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Increasing thermal efficiency in cooking pasta I'll assume you mean 'use less energy to obtain the goal of properly cooked pasta'. There's a variety of things you can do. Boil less vigorously. A 'rolling boil' is generally advertised for cooking pasta but boiling less intensely will save quite some energy. Use less water. The amount of energy needed to ...


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Yes and no. It is indeed true that for every emission line, there is a corresponding absorption transition that, under suitable conditions, can be observed in an absorption spectrum. However, it is not true that if you take an emission spectrum and an absorption spectrum from the same atom, the lines in the two must always match. The reason is simply that ...


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if you fired a gun in a room containing nothing but hydrogen, nothing would happen. for hydrogen to explode it first needs to be mixed with a certain amount of oxygen.


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One can certainly separate water molecules at low temperature on a surface, as demonstrated by STM images. In Hossain et al. 2003 they show that the molecules stick to C defects on the surface. In (Shin et al 2010) they have nicer pictures of dissociated molecules on the surface. I suspect one can also make free-flying vacuum molecules simply by having ...


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I'll try to provide an answer which, in addition to provide information for the original poster could help those thinking that this question should be closed that beyond the practical problem there is some genuine theoretical and experimental physics. Dried pasta is made by flour, salt and water. For some special pastas also eggs are added. After mixing ...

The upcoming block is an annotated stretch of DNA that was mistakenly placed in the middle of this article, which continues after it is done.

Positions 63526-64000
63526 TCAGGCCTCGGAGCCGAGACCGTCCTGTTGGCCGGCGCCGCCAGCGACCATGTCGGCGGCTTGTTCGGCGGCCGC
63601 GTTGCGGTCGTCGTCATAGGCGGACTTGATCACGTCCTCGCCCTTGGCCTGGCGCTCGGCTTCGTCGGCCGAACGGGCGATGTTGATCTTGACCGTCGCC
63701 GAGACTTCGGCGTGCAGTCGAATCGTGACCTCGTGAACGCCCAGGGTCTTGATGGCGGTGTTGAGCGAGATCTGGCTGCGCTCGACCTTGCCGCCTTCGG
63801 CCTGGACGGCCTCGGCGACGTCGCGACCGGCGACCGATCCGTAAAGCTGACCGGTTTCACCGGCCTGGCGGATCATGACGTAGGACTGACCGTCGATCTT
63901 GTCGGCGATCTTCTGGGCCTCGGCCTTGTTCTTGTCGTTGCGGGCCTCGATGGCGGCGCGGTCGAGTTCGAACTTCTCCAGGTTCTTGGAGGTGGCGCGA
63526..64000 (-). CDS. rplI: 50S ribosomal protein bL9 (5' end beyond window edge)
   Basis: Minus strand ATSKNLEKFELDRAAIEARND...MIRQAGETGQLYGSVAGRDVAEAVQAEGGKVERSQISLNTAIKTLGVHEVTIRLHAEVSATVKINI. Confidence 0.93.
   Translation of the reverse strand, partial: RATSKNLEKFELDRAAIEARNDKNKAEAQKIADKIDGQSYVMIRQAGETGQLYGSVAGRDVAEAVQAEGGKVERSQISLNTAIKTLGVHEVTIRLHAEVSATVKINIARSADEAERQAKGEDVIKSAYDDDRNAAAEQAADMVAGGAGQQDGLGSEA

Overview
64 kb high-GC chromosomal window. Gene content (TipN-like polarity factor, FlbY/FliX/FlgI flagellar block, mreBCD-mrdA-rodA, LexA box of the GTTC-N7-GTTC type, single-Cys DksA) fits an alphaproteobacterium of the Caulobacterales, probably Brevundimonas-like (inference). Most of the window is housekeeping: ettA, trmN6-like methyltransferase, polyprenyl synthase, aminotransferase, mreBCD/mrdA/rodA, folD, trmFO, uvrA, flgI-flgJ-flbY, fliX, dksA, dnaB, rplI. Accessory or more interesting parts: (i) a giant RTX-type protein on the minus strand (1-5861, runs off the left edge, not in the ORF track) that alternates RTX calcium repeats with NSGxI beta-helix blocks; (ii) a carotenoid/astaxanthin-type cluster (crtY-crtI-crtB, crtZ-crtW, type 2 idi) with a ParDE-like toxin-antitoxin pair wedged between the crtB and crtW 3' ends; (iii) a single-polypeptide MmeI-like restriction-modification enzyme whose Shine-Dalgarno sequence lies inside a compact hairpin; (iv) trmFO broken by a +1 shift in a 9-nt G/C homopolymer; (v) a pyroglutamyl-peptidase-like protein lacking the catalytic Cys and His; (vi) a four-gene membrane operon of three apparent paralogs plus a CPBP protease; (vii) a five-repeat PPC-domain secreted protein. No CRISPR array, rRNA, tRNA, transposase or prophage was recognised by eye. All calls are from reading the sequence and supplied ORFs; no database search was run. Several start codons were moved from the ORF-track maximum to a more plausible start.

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Not in general (though it is very common). Under some conditions you can have states that are reached by a single absorption event (creating a high energy absorption line) that decay (with a non-trivial branching ratio) through several steps (creating several lower energy emission lines). Indeed this kind of process is the usual scheme for setting a ...


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Yes, mostly. The Coulomb force is described by but one of the four Maxwell Equations, acting between the (mostly) stationary protons and neutrons in the nucleus and the fast-moving electrons that can be found, each in its orbital, though protons, neutrons, and electrons all also have magnetic moments. Coulomb's Law is the only one of the equations that is ...


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The potential term in the Hamiltonian is based only on the Coulomb interaction. They are the causes of chemical bonds.


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To amplify the answer by @nielsnielsen I'll start by repeating that hydrogen by itself is not flammable. In order for it to burn you need at least some oxygen. The resulting chemical reaction forms $H_2O$ (water). In addition, for hydrogen to burn the percentage of hydrogen to oxygen has to be between 4% and 95%. If you use air instead of oxygen, then the ...


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